One of the most compelling occurrences that the digital age has brought us, has been instantaneous connectivity. With this, interactive experiences are readily available at our fingertips; the world shrinks and we are graced with an abundance of people to navigate this phenomenon with us as hobbest, career moguls, advice seekers and much more. As a result, “logged on” participants are automatically subscribed to an open forum of expression and feedback. This then creates opportunities for collaboration and validation.
Those that have been able to use social media to their advantage can attest to the privilege of establishing great connections with others that are logged on. Even so much to the effect of building an online tribe where you may exchange casual conversation, important life updates, opinions, or a few “yassss sis” as encouragement. But what happens when a participant is forced to “log out” ? Are their artistic expressions, business expertise and motivational words still viewed as important? Or is the validation from the online community the primary factor of them staying motivated to display their offerings ?
A recent social media outage that affected the Facebook family of apps caused Instagram to become unaccessible to its users for most of the day. As a result, many of its users questioned if this was the end to their reign on the social media platform. Facebook issued this tweet to the masses on March 13th stating its outage to users:
"We’re aware that some people are currently having trouble accessing the Facebook family of apps. We’re working to resolve the issue as soon as possible."
Luckily, I was caught up with running errands for most of the day so I didn’t experience the results of a forced log out. In fact , I didn’t realize there had been this glitch until I checked back in, the next day. I was welcomed with memes of people “getting back to real life activities” such as, having an in person conversation, reading a book or going outside for a walk. While this was funny, I have to admit, hearing others talk about the possibility for their Instagram based business (or personality) to be negatively affected made me wonder if I had become a “comfortable” Instagram user.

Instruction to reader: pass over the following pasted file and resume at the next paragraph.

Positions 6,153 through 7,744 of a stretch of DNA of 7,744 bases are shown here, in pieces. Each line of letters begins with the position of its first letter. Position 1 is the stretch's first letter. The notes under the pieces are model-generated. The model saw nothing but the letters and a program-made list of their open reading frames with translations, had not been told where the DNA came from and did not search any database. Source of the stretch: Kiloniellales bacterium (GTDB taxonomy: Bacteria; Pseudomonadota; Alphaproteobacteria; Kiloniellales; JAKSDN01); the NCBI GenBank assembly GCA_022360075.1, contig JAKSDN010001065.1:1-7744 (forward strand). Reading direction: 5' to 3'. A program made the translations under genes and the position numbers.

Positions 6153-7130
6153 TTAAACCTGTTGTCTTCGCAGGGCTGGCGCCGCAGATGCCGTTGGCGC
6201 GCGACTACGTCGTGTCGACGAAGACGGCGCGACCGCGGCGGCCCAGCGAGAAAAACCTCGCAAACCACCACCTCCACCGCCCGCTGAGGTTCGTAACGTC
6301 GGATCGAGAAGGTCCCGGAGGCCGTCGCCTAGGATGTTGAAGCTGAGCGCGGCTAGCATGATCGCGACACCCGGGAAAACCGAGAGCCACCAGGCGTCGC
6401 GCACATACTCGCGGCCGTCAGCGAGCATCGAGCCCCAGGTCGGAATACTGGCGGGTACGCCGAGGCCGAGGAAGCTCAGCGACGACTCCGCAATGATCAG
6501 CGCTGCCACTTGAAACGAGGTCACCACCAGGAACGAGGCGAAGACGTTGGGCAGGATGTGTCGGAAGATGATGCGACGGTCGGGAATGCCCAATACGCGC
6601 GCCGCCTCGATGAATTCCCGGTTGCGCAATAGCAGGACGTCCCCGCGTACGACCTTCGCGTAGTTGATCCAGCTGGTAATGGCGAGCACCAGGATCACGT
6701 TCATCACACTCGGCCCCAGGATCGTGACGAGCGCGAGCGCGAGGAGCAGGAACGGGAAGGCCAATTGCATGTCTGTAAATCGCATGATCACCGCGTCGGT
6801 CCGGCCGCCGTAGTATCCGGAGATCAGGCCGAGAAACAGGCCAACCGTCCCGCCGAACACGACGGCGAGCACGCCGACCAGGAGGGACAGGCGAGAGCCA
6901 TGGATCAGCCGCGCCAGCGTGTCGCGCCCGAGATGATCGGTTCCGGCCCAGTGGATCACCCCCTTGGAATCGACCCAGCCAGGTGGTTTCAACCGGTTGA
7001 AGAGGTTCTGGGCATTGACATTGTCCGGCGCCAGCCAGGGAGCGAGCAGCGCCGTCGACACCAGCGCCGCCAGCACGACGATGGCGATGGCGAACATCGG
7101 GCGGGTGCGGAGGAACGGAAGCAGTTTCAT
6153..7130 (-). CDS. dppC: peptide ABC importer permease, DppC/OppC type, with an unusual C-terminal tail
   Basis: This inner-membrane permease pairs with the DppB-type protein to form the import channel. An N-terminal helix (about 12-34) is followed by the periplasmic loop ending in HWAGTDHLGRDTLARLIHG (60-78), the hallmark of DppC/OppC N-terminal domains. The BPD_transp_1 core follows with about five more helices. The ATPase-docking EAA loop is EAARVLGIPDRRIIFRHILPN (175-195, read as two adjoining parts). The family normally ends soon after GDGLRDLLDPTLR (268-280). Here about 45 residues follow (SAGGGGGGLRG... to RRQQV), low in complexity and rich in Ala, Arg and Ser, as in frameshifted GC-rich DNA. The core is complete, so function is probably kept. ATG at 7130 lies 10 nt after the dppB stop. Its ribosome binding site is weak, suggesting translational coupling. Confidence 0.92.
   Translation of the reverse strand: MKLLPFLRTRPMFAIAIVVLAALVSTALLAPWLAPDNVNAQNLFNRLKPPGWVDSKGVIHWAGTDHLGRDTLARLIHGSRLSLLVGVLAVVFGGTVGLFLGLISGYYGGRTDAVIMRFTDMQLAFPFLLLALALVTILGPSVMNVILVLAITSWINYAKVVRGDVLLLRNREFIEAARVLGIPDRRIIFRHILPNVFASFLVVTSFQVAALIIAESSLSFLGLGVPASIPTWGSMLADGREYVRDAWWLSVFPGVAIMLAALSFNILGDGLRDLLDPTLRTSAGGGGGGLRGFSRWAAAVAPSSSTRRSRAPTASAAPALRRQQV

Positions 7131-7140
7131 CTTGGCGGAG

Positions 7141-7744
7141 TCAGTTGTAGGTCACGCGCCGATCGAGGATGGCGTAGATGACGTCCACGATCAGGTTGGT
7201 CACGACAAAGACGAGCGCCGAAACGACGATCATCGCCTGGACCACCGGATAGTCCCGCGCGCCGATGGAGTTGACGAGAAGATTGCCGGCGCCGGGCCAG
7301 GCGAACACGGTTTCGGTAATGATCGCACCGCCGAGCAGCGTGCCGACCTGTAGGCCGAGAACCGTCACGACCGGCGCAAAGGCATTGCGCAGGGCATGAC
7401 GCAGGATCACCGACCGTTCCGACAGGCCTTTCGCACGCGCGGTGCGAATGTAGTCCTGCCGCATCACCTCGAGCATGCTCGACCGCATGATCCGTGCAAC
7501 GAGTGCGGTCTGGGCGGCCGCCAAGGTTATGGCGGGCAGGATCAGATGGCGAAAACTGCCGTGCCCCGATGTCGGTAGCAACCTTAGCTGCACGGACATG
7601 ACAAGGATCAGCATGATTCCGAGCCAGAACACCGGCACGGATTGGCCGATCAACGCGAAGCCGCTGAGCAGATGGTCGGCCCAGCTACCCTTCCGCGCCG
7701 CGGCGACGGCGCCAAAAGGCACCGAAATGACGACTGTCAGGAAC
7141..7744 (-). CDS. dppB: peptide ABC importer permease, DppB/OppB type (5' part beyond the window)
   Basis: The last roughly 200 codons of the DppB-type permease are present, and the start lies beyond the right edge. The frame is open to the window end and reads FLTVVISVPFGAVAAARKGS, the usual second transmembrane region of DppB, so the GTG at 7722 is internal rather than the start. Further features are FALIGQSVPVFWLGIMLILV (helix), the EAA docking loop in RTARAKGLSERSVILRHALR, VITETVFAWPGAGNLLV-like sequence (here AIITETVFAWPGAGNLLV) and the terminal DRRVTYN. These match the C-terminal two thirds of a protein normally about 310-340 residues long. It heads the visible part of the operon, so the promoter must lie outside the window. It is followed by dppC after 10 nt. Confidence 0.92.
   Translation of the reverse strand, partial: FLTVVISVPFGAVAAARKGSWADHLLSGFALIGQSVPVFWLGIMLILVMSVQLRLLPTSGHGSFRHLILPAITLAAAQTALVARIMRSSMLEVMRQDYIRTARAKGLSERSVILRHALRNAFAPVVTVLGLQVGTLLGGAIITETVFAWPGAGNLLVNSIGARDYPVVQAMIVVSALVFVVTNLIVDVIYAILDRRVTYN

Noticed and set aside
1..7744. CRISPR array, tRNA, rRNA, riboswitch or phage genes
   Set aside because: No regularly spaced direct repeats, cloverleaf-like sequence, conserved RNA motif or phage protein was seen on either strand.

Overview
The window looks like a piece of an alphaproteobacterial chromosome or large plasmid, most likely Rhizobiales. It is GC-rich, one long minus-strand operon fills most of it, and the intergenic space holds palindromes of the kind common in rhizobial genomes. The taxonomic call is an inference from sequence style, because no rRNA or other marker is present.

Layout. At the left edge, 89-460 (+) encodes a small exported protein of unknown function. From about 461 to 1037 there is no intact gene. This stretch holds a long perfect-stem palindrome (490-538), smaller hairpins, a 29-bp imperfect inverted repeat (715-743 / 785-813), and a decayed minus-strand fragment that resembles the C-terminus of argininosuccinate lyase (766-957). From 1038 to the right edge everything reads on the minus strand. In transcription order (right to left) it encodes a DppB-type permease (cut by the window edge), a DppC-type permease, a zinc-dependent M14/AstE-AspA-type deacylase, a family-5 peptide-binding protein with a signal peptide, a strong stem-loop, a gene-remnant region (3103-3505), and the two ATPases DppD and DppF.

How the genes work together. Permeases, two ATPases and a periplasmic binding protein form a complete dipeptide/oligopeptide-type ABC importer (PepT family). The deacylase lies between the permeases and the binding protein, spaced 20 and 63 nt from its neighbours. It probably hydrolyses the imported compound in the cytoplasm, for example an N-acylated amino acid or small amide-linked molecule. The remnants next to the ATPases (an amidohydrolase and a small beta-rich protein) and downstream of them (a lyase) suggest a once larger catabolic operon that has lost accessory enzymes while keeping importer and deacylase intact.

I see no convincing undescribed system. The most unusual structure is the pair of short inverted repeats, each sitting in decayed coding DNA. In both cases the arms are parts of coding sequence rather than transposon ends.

I grew with the routine of putting my work and thoughts on the platform and garnishing the support and feedback of strangers (who eventually became important to me). The acknowledgement of what I’m doing to be impactful in some sort , is almost expected. It is a great confidence boost and has prompted me to continuously work at my endeavors. Like many, I have moved from seeking in person advice, to scoping out what my online community might think. But as those who are vested in this world knows, sometimes that expected love doesn’t flow consistently. An ever changing algorithm can cause posts to not be seen by the audience while other factors can dwindle engagement rates. And whether we accept it or not, we feel different when we don’t receive as much “likes” and comments on a post as usual. So I can only imagine how someone who established a substantial following on this platform could’ve felt realizing this isn’t forever.
As much as we can thrive with these vessels, we must put equal efforts, into thriving without them. There has been countless studies done on the adverse effects of social media; how it plays into our psyche and causes anxiety, depression, social awkwardness and so forth. In a fight to nullify the negative stigma, Instagram has been proactive for online/offline balance by implementing a time management component on their app. Here, users can see the average use per day on the app and make the effort, to use it in a healthy manner. This is an effort to getting back to “reality”.
There are many ways to get back to solitude as you manage the time spent logged in. You can get involved with other hobbies that will be productive such as a cycle class, joining a book club or volunteering in your community. I recently got involved with my church’s community food bank and it was a pleasant experience. Since it required me to wake up extremely early, I did not have time to spend in bed scrolling. And since it was demanding while I was there, I did not have time to post about my good deed of the day . Activities that require your undivided attention while doing them are the ones that will make your offline experience worthwhile.
Being sound in your solitude is crucial. As you reflect on your own thoughts and not the ones only projected by your audience, you will gain insight about the treasures of you. You will get back to your “why” and unfold the essence of your offerings to these social platforms. You will also begin to cultivate ways to move the interaction offline and foster “IRL” experiences. You will remember what it is like to not be confined to time constraints on a post. You will remember that social media for most is snapshots from a highlight reel and discover that you don’t have to rush your journey. And most importantly, you will learn that the only limitations in real life experiences are YOU.
Nicole Stewart is a singer, writer and content producer from New Jersey. Her
experience as a radio show producer , has graced her with a dynamic background
that she is using to navigate a creative career journey.
She is also the founder of The Mogul Mine, a creative group that works with brands
and small business in areas of creative branding, marketing and content creation.
Website: Coming soon